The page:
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In 'Get A Life, Chloe Brown,' Love Doesn't Cure All — But It Sure Is Fun

Talia Hibbert's Get a Life, Chloe Brown is a tour-de-force romance that tackles tough problems like insecurity and chronic pain while still delivering a laugh-out-loud love story full of poignant revelations about human nature.

Hibbert's main characters have given up on love — and she doesn't shy away from digging into their reasons. Don't be surprised at just how much you'll empathize with their angsty backstories (hilarious delivery aside, Hibbert makes almost as strong a case against love as she does for it). And don't think the answer here is that love cures pain and trouble. No, it's more like the icing on the best cake you've ever wanted to devour.

Chloe Brown is 31, and she's just had a close encounter with a speeding Range Rover, which missed her by a mere 3 feet before crashing into a coffee shop. This brush with death prompts Chloe to reassess her isolated life; she has fibromyalgia, and the associated pain, fatigue, insomnia and mood issues have her living a life devoted to little more than pain management. She's lost friends, even a fiancé — but her three sisters, her parents and an eccentric aunt have stuck by her.

However, a loving family isn't enough. After her close call, Chloe has a new plan: She's going to Get A Life. She moves out of her family home, rents an apartment and makes a list of things to experience. And she's ready to dive in — to the extent her health allows — but her new building's superintendent causes her another type of pain, like a splinter in the sole of her foot. You guessed it, this is an enemies-to-lovers story!

Redford Morgan, nicknamed Red (and yes, he's ginger), is perplexing. Not only is he annoying, rude and dismissive, he's also physically to-die-for. When he's not superintending, he's an artist who paints late at night, half-naked, showing off his physique and an array of tattoos.

And Red, too, is reassessing his life. Recently relocated from London, he's abandoned his friends and acquaintances and stepped away from a promising career as an artist to flush toilets and change lightbulbs — which he does in exchange for his lodging, while ignoring the things that caused him to flee London in the first place. Chloe is gorgeous enough to make Red reconsider his no-drooling-over-the-tenants rule. But she's also what he thinks of as a society girl — like the woman who broke his heart back home. Like many a good romance hero, he won't allow himself to be that vulnerable again.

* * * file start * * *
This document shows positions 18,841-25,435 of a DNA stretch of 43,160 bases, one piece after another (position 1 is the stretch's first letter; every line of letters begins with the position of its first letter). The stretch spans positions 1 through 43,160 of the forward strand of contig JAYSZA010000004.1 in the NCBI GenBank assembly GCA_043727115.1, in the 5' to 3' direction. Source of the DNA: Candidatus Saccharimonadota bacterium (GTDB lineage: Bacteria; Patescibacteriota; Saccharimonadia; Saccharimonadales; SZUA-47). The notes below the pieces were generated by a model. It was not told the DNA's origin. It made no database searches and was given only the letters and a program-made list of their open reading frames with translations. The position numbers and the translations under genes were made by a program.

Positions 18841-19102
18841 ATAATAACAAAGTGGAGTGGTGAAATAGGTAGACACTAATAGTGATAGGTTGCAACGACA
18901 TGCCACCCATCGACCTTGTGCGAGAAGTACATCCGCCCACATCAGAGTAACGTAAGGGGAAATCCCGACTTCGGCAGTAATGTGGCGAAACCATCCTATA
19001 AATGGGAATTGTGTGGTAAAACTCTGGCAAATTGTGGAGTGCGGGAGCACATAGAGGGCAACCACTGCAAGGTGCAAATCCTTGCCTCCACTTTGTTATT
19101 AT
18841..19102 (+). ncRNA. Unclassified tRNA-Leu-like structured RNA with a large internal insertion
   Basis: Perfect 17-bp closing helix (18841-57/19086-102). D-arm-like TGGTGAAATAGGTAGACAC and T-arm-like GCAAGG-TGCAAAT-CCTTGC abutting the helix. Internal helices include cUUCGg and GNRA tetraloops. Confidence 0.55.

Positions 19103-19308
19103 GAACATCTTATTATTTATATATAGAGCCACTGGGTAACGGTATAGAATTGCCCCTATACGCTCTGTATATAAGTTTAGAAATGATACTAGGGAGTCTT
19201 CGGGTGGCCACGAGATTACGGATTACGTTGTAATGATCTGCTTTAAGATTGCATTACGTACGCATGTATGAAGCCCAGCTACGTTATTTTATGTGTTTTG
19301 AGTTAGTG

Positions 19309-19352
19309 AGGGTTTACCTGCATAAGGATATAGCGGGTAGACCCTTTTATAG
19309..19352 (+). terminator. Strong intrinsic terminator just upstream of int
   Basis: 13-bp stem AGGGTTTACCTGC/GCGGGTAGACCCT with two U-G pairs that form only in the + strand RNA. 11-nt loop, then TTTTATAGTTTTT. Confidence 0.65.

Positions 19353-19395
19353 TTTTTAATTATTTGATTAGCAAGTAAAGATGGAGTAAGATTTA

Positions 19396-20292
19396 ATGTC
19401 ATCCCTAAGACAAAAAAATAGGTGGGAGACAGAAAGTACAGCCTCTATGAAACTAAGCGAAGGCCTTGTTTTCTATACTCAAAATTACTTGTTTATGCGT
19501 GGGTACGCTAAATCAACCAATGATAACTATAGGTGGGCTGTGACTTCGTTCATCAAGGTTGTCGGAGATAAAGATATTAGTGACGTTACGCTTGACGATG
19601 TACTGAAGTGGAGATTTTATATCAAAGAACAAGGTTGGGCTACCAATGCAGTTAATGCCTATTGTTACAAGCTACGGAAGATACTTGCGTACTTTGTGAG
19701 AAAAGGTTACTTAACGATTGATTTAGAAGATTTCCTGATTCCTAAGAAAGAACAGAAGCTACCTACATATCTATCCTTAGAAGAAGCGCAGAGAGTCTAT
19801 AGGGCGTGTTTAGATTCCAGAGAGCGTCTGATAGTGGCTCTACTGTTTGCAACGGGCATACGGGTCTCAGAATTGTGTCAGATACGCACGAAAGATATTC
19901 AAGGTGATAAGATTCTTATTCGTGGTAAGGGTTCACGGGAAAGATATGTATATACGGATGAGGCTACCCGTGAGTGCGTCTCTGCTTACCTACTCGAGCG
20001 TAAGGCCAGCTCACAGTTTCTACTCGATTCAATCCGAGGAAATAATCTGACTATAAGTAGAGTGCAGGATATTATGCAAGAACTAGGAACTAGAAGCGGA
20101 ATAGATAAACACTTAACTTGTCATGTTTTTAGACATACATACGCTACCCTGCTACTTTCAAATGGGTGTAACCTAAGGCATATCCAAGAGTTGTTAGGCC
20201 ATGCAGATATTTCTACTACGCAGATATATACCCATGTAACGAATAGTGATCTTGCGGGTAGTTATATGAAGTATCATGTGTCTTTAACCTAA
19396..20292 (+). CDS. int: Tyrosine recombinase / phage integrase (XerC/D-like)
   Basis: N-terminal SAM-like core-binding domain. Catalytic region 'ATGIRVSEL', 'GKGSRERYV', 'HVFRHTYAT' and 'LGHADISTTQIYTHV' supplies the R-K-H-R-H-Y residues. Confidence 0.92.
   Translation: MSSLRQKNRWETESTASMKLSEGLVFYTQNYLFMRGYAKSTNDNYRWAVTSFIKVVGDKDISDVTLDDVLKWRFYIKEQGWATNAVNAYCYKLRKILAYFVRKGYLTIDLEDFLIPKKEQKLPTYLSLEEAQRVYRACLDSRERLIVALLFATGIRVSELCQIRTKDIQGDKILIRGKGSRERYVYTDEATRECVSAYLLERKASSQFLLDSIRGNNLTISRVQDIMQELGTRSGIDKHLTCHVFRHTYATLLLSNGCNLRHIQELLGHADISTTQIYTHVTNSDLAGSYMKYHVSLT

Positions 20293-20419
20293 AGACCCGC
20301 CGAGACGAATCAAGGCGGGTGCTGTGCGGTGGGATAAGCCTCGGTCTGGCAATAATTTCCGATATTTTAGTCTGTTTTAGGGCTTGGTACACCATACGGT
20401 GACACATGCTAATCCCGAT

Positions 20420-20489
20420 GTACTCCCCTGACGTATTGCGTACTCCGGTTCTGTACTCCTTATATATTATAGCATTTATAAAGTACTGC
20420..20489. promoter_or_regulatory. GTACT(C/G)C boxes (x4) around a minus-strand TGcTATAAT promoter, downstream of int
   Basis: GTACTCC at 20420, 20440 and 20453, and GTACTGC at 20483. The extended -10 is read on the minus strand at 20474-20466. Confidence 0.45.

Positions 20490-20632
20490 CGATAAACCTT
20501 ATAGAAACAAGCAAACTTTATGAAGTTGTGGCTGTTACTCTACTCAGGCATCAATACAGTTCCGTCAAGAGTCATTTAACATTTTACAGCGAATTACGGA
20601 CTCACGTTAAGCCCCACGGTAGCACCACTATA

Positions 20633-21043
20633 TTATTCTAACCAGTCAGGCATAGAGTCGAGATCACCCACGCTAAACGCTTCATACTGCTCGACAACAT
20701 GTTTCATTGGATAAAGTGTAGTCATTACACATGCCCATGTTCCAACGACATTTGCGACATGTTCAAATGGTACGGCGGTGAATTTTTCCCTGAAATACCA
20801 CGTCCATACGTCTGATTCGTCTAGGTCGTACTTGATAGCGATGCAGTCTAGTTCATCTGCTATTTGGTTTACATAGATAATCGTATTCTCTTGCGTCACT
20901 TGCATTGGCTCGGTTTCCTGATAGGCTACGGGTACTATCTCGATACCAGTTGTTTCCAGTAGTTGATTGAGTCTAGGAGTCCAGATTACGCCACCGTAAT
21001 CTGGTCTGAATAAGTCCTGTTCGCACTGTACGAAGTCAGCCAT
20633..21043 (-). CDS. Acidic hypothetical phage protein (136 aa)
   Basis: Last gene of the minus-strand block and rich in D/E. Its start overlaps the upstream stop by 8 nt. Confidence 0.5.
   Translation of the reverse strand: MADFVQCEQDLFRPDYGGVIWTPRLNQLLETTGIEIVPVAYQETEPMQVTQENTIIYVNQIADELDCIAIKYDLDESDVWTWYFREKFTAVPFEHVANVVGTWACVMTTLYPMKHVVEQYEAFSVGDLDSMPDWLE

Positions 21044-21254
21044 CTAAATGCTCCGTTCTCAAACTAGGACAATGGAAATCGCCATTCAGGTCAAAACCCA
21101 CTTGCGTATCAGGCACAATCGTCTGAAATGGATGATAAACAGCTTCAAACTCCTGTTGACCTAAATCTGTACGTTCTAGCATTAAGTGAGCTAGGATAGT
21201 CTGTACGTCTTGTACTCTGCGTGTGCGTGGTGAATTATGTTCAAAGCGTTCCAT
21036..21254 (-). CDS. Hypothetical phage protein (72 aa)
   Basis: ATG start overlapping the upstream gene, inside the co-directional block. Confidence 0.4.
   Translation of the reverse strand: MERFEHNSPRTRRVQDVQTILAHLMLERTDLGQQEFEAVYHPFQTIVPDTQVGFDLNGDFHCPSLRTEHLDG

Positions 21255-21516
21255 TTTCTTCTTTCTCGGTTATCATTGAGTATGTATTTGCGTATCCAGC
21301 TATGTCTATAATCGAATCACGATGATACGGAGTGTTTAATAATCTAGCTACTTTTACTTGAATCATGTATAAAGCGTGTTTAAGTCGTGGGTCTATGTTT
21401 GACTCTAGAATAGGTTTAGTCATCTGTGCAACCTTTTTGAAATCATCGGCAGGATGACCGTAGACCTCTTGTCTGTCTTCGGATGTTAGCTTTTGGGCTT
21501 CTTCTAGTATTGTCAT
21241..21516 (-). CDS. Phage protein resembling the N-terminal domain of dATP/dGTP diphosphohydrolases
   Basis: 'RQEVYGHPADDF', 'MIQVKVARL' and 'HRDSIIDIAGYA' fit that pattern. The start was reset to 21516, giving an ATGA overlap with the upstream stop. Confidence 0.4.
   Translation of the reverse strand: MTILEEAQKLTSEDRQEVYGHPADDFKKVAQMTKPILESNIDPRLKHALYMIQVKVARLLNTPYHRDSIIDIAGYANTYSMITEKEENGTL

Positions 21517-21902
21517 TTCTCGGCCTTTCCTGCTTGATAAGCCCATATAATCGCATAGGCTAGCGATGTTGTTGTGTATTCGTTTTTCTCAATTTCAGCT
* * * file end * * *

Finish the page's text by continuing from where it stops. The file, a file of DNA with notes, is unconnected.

Now, this setup may cause some readers to pause — how can Get a Life, Chloe Brown be a lighthearted, emotionally satisfying romp when the main characters are so broken, the stakes are so high and the endgame so potentially devastating? Is it possible — or even healthy — for Chloe and Red to fall hopelessly, painfully and uncompromisingly in love? Hibbert softens the story's edges with infectious banter and internal monologues that tickle the funny bone.

... when Red Morgan and Chloe Brown get into your head — good grief — there's nothing like it.

The enemies part of this enemies-to-lovers romance, which dominates the book's beginning, is so believable that the reader may start wondering why Hibbert bothered to have Chloe and Red fall for each other when they work so well as enemies. For my part, I enjoyed their squabbling and was a little disappointed when the first cracks in Chloe's I-can't-stand-Red armor began to show so soon!

At the same time, the story's relentless focus on its two leads gives us limited interaction with their respective families. And as good as the banter can be, halfway through my read it felt somewhat repetitive in spots. However, Hibbert does give us a few breaks from Chloe and Red's word warfare, introducing a handful of colorful side characters who help round out the story.

Hibbert bills herself as an author of sexy, diverse romance — and she comes through in Get a Life, Chloe Brown, giving us passion, humor and some scorching love scenes. The physical attraction between Chloe and Red sizzles, from campfires to back alleys and bedrooms, all the way through the very last pages. But what gives this story its depth is Hibbert's voice — you live each character's pain, joy, laughter, love, longing. And when Red Morgan and Chloe Brown get into your head — good grief — there's nothing like it.

Denny S. Bryce writes historical fiction and urban fantasy. Her first novel, Wild Women and the Blues, is coming in 2021. In addition to NPR, she writes for Washington Independent Review of Books and Frolic. You can follow her on Twitter @dennysbryce.

Copyright 2023 NPR. To see more, visit https://www.npr.org.

Denny S. Bryce